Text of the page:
# 6. Discriminant Analysis

6. Discriminant Analysis:

(i)  Two populations:

1. Separation:

Suppose we have two populations. Let be the observations from population 1 and let be observations from population2. Note that , are vectors. The Fisher’s discriminant method is to project these vectors to the real values via a linear function and try to separate the two populations as much as possible, where a is some vector.

Fisher’s discriminant method is as follows:
Find the vector maximizing the separation function ,
,
where and

Intuition of Fisher’s discriminant method:

R

As far as possible by finding

Intuitively, measures the difference between the transformed means relative to the sample standard deviation . If the transformed observations and are completely separated,

should be large as the random variation of the transformed data reflected by is also considered.

Important result:

The vector maximizing the separation is the form of

, where

,

,

and where

and .

Justification:

.

Similarly, .

Also,

.

Similarly,

Thus,

Thus,

can be found by solving the equation based on the first derivative of ,

Further simplification gives

.

Multiplied by the inverse of the matrix on the two sides gives

,

Since is a real number,

,

where c is some constant.

2. Classification:

Suppose we have an observation . Then, based on the discriminant function we obtain, we can allocate this observation to some class.

Important result:

Allocate to population 1 if

=.

Otherwise, if

, then allocate to population 2.

Intuition of this result:

Intuition of this result:

R

(population 2) (population 1)

If is on the right hand side of (closer to ), then allocate to population 1 and vice versa.

Note: significant separation does not necessarily imply good classification. On the other hand, if the separation is not significant, the search for a useful classification rule will probably fruitless!!

(ii) Several populations (more than two populations):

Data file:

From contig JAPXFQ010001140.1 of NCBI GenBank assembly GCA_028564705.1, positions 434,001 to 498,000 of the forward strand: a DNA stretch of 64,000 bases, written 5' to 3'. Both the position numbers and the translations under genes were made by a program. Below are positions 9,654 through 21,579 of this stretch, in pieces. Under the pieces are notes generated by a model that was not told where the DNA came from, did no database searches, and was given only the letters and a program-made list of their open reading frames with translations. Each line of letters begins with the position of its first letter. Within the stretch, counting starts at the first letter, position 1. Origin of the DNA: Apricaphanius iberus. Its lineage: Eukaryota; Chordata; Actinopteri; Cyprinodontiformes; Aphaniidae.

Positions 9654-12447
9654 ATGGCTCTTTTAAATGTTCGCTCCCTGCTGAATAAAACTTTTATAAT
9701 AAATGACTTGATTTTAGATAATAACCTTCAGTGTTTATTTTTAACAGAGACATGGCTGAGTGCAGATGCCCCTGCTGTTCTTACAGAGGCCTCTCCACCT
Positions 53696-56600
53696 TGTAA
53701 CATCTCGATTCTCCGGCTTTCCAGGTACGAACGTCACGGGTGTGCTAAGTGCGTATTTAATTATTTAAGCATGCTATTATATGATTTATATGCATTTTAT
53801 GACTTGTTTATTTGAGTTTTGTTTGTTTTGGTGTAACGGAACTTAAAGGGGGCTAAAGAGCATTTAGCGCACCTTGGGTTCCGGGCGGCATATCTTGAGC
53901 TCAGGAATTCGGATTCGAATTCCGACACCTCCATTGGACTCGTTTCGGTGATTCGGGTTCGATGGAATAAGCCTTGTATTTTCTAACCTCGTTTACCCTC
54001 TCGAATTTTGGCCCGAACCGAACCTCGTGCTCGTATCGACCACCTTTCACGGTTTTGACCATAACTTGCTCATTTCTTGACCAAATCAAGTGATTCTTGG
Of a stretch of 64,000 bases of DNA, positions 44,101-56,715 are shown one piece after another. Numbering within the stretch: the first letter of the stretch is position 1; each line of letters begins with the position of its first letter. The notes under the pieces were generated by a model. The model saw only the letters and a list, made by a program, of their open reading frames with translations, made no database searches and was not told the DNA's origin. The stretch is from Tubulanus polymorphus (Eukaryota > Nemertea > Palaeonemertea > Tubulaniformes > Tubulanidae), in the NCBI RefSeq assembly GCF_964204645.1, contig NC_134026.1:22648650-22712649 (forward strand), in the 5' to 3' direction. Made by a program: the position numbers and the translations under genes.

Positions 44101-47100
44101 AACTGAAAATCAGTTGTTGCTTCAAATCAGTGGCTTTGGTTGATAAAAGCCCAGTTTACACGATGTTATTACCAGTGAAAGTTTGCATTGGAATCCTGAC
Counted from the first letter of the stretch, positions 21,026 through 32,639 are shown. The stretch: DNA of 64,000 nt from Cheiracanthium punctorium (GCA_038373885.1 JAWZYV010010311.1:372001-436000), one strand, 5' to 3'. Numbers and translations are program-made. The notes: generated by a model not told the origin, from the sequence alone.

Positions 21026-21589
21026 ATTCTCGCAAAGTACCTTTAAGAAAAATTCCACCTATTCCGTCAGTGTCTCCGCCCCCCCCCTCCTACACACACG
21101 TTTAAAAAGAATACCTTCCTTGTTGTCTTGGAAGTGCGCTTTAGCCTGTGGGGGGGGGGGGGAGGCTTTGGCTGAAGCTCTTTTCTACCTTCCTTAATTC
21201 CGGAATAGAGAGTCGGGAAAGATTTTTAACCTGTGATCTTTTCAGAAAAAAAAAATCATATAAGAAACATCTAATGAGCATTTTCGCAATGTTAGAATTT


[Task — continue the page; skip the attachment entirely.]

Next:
1.  Separation:

Suppose there are k populations,

: population 1

: population 2

: population k,

where .

Let be the sample mean for the population j, , and .

The sample between matrix

Thus,

,

is the mean for the j’th population, , for example, and .

The sample within group matrix W is

.

Thus,

.

Note:

the pooled estimate based on .

the pooled estimate based on .

We now introduce Fisher’s linear discriminant method for several p

Fisher’s discriminant method for several populations is as follows:
Find the vector maximizing the separation function
,
subject to The linear combination is called the sample first discriminant.
Find the vector maximizing the separation function subject to
and .

Find the vector maximizing the separation function subject to
and

Note: is the estimate of

is the estimate of

The condition is similar to the condition given in the principal component analysis.

Intuitively, measures the difference among the transformed means reflected by

relative to the random variation of the transformed data reflected by . As the transformed observations

are separated, should be large even as the random variation of the transformed data is taken into account.

Important result:

Let be the orthonormal eigenvector of corresponding to the eigenvalues Then, where

2.  Classification:

Fisher’s classification method for several populations is as follows:
For an observation , Fisher’s classification procedure based on the first sample discriminants is to allocate to the population l if
,
where

Intuition of Fisher’s method:

population 1 population 2 population k

,

R :

the “total” square distance between the transformed () and the transformed mean of the population 1 ().

the “total” square distance between the transformed () and the transformed mean of the population 2 ().

the “total” square distance between the transformed () and the transformed mean of the population k ().

imply the total distance between the transformed and the transformed mean of the population l is smaller than the one between the one between the transformed and the transformed mean of the other populations. In some sense, is “closer” to the population l than to the other populations. Therefore, is allocated to the population l.

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